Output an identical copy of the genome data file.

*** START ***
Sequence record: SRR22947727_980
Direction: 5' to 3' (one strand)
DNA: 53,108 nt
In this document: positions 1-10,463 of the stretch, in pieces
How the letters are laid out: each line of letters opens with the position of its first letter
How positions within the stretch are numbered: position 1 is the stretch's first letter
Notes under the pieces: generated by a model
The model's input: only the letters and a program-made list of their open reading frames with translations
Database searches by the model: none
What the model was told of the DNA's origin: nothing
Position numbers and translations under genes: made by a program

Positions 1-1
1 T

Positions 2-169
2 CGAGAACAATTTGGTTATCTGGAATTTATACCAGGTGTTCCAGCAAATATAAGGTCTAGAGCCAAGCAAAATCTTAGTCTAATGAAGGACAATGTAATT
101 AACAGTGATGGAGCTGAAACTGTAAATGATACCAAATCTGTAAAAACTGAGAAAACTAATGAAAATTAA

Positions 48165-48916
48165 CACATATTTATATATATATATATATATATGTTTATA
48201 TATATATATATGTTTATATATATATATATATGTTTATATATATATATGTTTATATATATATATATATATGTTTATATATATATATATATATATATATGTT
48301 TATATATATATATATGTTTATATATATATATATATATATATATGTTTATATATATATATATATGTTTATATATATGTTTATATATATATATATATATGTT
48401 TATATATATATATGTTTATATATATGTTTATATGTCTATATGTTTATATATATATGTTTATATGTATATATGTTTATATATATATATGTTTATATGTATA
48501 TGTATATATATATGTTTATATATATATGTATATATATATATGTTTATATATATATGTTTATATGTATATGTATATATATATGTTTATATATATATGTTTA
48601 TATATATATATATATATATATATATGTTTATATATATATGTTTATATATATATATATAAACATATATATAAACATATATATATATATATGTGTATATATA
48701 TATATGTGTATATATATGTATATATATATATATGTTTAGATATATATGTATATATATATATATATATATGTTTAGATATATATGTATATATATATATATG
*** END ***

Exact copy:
Sequence record: SRR22947727_980
Direction: 5' to 3' (one strand)
DNA: 53,108 nt
In this document: positions 1-10,463 of the stretch, in pieces
How the letters are laid out: each line of letters opens with the position of its first letter
How positions within the stretch are numbered: position 1 is the stretch's first letter
Notes under the pieces: generated by a model
The model's input: only the letters and a program-made list of their open reading frames with translations
Database searches by the model: none
What the model was told of the DNA's origin: nothing
Position numbers and translations under genes: made by a program

Positions 1-1
1 T

Positions 2-169
2 CGAGAACAATTTGGTTATCTGGAATTTATACCAGGTGTTCCAGCAAATATAAGGTCTAGAGCCAAGCAAAATCTTAGTCTAATGAAGGACAATGTAATT
101 AACAGTGATGGAGCTGAAACTGTAAATGATACCAAATCTGTAAAAACTGAGAAAACTAATGAAAATTAA

Positions 48165-48916
48165 CACATATTTATATATATATATATATATATGTTTATA
48201 TATATATATATGTTTATATATATATATATATGTTTATATATATATATGTTTATATATATATATATATATGTTTATATATATATATATATATATATATGTT
48301 TATATATATATATATGTTTATATATATATATATATATATATATGTTTATATATATATATATATGTTTATATATATGTTTATATATATATATATATATGTT
48401 TATATATATATATGTTTATATATATGTTTATATGTCTATATGTTTATATATATATGTTTATATGTATATATGTTTATATATATATATGTTTATATGTATA
48501 TGTATATATATATGTTTATATATATATGTATATATATATATGTTTATATATATATGTTTATATGTATATGTATATATATATGTTTATATATATATGTTTA
48601 TATATATATATATATATATATATATGTTTATATATATATGTTTATATATATATATATAAACATATATATAAACATATATATATATATATGTGTATATATA
48701 TATATGTGTATATATATGTATATATATATATATGTTTAGATATATATGTATATATATATATATATATATGTTTAGATATATATGTATATATATATATATG